Written by: Gene Luen Yang / pencilled by: John Romita Jr.
What’s it about?
“Before Truth” – Part Three : as the threat from Hordr_Root grows, Lois Lane faces a dilemma…
The “Truth” story arc which is currently playing out across Superman and Action Comics continues to cause woes for the Man of Steel and those closest to him as writer Gene Luen Yang and penciller John Romita Jr. deal with the fallout from last month’s revelation of Superman’s true identity to Lois Lane and build up the threat from new villain Hordr_Root.
Superman is a great character and it’s often difficult to keeps things interesting over multiple titles month after month for an individual with almost limitless abilities and virtual invulnerability. Although divisive amongst the readership, Supes’ current status quo is a welcome diversion from the norm which between reduced powers (and the dangerously unpredictable new ‘super-flare’ ability) and the exposure of his true identity, it has facilitated effective physical and emotional vulnerabilities for the character.
It’s still early days for writer Gene Luen Yang (having only begun his run with #41) yet he’s proven adept in his characterisation and his script for this issue rightly takes time to explore and develop the new Clark/Lois dynamic that’s been sorely lacking from Superman’s post-New 52 world. Despite this, the impending threat from Hordr_Root and the climactic showdown feels a little rushed given the more measured pace of those earlier moments between Lois and Clark. Similarly, the closing revelations of Superman’s real identity don’t quite pack as dramatic a punch as it could have. It could be due to the fact that we’re already seeing the consequences play out in Greg Pak and Aaron Kuder’s Action Comics run (as well as the Batman/Superman and Superman/Wonder Woman titles) that it feels a little flat, or it may just be a case of waiting to see the bigger picture as the storyline continues to unfold in the coming months – we’ll see.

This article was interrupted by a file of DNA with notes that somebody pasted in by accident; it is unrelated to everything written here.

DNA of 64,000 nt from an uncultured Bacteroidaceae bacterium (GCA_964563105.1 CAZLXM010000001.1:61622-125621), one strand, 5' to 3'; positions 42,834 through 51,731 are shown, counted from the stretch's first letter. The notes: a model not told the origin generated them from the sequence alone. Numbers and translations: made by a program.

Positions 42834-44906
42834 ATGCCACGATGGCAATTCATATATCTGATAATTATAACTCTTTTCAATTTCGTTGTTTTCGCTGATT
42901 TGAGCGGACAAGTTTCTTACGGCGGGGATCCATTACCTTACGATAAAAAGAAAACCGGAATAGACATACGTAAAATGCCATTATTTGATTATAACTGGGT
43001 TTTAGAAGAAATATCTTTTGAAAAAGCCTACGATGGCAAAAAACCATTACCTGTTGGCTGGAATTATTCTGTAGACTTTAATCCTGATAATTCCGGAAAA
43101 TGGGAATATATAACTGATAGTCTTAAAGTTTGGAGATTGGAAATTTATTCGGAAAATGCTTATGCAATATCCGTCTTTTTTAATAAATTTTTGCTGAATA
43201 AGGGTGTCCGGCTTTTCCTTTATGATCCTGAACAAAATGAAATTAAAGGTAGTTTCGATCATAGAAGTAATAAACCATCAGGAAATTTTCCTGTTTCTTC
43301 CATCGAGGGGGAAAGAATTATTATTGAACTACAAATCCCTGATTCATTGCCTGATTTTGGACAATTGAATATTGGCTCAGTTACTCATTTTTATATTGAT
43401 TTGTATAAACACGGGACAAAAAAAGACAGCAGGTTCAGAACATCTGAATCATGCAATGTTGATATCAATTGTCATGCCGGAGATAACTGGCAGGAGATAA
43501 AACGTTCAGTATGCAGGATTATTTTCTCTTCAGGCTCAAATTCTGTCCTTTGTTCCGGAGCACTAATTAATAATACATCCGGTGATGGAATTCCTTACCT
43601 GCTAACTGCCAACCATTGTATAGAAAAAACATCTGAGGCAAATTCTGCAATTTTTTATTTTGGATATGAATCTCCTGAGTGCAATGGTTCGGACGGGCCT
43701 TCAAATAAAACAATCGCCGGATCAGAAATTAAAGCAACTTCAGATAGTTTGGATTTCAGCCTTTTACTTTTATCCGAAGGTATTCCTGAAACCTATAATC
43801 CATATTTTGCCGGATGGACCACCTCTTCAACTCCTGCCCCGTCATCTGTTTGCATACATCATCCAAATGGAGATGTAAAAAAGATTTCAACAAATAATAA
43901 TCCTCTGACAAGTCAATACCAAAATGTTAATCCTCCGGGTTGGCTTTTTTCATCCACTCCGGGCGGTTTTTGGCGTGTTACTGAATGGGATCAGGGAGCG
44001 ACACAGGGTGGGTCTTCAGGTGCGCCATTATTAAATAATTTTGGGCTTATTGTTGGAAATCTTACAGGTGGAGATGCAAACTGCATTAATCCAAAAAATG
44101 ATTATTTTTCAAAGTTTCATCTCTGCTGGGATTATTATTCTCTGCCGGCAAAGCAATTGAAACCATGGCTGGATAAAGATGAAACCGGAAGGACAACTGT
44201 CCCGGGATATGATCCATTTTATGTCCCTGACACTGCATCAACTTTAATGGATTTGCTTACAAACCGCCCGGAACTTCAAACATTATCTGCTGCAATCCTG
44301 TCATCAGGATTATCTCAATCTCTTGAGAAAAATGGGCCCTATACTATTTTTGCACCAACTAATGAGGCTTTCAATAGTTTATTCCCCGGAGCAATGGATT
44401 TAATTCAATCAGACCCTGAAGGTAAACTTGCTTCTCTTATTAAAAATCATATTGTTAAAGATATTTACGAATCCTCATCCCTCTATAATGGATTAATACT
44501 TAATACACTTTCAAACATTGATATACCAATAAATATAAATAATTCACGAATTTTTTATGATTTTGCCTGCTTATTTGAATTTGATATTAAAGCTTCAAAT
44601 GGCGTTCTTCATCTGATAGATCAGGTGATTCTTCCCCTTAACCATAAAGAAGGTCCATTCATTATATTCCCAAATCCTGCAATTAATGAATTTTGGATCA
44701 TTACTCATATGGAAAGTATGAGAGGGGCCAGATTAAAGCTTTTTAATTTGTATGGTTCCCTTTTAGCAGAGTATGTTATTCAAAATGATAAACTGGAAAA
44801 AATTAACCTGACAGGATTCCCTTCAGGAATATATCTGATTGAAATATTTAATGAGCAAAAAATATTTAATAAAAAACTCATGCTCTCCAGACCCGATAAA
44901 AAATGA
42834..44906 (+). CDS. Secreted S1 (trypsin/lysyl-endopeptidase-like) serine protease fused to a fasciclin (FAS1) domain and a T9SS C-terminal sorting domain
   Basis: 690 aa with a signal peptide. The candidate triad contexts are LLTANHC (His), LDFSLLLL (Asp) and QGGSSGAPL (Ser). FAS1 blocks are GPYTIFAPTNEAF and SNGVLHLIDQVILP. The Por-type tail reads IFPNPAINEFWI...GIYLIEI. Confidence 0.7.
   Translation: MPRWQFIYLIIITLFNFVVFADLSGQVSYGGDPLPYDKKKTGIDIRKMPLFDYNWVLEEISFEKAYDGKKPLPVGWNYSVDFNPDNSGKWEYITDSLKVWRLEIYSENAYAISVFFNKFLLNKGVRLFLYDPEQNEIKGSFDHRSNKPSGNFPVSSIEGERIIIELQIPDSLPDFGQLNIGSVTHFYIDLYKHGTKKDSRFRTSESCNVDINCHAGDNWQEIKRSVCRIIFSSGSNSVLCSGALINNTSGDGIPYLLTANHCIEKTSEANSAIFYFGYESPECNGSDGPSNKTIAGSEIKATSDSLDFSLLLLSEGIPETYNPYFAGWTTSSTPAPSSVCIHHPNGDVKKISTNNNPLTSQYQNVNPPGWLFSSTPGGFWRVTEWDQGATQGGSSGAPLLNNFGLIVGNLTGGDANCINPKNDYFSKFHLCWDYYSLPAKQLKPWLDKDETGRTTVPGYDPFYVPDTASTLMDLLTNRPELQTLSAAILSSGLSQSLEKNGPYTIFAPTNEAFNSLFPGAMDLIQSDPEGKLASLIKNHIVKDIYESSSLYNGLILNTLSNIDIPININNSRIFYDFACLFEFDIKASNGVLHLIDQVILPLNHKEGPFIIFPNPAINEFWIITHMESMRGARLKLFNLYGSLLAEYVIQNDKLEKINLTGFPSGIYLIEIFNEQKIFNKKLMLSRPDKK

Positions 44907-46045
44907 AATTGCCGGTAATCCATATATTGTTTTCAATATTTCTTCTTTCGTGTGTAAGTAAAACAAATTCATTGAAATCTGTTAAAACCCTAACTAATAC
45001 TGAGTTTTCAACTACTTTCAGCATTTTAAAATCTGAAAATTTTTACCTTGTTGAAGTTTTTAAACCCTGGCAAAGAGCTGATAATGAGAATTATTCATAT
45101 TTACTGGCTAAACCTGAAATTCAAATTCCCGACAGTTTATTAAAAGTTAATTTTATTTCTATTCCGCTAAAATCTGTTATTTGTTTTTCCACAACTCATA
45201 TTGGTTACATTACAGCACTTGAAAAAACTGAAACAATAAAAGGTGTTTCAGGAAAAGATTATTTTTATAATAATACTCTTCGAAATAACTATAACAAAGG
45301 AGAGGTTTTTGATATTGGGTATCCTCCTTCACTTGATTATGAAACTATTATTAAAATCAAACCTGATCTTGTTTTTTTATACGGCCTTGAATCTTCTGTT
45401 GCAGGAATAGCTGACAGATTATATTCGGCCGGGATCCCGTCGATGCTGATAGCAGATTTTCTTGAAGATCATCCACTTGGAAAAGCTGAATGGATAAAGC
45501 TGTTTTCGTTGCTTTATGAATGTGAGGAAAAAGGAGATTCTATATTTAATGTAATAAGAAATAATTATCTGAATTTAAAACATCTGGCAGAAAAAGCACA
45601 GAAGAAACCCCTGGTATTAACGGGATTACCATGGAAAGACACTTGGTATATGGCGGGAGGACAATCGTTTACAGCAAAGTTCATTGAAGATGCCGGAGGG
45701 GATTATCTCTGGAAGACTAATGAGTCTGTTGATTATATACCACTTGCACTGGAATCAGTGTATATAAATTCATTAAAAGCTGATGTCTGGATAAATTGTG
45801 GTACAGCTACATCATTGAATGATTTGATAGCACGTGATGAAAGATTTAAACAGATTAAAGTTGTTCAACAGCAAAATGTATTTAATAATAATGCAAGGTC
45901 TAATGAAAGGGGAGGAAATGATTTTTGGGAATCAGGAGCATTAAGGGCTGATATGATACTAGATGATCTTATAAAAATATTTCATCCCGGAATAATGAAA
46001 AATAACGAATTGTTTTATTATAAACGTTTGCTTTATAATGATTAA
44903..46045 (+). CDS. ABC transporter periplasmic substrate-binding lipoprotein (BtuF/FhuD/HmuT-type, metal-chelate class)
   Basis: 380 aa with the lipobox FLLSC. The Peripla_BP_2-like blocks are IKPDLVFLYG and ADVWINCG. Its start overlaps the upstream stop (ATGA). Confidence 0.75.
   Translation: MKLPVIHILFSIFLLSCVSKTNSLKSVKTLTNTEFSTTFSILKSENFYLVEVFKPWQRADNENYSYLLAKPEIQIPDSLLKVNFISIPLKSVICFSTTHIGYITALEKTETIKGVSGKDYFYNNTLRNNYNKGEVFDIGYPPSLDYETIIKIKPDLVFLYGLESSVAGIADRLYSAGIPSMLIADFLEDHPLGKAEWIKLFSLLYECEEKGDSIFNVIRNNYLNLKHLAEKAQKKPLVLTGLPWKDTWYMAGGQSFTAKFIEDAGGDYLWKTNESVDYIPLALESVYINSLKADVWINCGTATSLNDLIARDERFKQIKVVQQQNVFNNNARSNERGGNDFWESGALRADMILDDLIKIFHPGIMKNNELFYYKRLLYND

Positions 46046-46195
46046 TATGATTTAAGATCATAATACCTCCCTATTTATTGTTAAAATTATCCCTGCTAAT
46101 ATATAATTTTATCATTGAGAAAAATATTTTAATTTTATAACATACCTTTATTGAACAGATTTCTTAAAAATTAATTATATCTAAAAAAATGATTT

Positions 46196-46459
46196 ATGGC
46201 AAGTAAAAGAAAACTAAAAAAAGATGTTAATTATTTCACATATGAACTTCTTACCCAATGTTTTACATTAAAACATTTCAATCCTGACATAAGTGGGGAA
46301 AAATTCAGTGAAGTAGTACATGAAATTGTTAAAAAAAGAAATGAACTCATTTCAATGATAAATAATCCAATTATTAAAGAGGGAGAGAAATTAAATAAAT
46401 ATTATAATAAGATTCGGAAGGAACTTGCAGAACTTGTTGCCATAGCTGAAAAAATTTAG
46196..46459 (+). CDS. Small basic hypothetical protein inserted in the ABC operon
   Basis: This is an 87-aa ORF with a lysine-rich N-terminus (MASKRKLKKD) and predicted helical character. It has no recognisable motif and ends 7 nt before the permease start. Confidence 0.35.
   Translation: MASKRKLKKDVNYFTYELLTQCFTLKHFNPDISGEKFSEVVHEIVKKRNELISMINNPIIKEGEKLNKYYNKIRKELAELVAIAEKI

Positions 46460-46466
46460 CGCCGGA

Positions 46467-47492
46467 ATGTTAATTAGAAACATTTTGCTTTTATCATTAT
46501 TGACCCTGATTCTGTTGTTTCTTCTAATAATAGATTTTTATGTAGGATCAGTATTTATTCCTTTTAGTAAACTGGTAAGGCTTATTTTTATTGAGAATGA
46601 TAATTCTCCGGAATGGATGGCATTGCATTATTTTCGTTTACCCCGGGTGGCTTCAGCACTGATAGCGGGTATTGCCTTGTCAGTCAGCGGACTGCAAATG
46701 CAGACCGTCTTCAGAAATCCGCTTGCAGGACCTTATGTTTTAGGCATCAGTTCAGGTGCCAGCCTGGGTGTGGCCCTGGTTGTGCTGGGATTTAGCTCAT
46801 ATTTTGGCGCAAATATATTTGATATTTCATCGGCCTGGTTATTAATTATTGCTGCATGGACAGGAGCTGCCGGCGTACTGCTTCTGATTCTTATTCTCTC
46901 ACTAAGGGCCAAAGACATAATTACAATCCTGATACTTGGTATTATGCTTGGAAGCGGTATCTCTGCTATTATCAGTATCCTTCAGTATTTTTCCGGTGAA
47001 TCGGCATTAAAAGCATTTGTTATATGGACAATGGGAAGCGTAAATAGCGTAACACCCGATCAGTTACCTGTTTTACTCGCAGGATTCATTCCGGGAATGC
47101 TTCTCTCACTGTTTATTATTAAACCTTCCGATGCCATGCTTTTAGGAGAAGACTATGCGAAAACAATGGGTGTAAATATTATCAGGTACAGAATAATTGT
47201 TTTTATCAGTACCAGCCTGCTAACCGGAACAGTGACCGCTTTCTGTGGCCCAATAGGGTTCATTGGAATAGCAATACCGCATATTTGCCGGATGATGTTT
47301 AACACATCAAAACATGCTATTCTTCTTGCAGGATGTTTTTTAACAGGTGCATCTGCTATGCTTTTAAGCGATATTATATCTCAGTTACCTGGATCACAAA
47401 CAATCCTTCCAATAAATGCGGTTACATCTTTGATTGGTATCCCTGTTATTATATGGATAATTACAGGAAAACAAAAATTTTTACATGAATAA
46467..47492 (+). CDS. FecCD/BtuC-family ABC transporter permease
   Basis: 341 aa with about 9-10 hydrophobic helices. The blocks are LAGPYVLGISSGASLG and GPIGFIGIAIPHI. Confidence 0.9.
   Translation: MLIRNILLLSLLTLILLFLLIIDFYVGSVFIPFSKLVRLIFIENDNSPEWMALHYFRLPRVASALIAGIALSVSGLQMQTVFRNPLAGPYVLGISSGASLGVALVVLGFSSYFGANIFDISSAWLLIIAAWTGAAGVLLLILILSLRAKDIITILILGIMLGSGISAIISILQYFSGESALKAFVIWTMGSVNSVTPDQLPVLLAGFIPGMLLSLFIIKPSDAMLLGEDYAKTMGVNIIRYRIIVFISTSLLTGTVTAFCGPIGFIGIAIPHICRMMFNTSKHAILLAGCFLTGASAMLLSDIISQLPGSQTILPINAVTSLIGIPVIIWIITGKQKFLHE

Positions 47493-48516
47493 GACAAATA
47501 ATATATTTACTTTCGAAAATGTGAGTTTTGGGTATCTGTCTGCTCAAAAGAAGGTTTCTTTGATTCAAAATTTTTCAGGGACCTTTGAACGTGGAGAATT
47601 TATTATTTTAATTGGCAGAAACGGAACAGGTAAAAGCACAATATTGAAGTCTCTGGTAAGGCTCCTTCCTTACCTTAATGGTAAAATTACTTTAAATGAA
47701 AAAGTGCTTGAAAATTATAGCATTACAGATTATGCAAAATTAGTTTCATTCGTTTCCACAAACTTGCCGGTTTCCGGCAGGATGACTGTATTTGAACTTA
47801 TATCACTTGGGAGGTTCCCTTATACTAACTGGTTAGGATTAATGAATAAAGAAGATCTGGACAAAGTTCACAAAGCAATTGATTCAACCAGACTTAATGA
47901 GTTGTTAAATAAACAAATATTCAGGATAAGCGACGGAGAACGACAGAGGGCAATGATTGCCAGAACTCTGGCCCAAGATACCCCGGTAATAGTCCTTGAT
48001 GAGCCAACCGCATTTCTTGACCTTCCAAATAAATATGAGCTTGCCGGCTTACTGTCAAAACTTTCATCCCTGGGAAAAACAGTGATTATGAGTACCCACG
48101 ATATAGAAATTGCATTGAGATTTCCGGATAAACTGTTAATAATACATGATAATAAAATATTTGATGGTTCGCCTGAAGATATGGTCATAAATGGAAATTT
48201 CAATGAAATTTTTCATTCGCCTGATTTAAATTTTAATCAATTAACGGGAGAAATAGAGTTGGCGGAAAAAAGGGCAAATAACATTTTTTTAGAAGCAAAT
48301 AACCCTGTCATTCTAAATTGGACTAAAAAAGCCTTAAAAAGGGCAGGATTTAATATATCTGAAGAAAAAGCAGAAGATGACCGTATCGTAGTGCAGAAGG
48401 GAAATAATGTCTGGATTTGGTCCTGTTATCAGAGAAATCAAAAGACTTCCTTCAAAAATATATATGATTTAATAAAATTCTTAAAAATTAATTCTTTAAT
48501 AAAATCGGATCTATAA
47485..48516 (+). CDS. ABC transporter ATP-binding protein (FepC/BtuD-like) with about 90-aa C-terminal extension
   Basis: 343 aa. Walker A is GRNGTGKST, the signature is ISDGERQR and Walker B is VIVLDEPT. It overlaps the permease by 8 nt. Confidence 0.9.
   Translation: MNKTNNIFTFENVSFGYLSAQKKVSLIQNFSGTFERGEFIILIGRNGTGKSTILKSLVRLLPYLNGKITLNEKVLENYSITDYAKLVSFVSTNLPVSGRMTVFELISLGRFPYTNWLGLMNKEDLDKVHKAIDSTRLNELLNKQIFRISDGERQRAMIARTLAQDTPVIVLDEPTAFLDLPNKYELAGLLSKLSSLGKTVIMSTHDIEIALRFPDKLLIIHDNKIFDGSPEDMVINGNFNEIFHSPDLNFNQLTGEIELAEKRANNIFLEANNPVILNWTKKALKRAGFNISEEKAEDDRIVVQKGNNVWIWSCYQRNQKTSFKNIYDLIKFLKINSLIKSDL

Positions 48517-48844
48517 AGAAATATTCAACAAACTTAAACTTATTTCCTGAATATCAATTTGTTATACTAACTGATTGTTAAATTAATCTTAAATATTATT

In terms of the art, I’ve never been a big fan of John Romita Jr. and was even dismayed to hear he would be pencilling Superman. Admittedly his character work here is fairly decent and with the aid of inkers Klaus Janson and Scott Hanna, effectively conveys the emotional beats of Yang’s script through dynamic facial expressions in the book’s earlier pages. The later action sequences are quite striking and fluid although at times look a little rushed. It’s all quite tolerable yet not hard to imagine (or even yearn for) how great this title would look – and read – if Ivan Reis (who’s sadly been nabbed for DC’s solo Cyborg book) was partnered with Yang.
The bottom line: Superman #43 is an enjoyable if flawed instalment in the Man of Steel’s current storyline. The character’s new status quo is a welcome one and time will tell if the concept will ultimately live up to its potential.
Superman #43 is published by DC Comics and is available in print and digital formats now.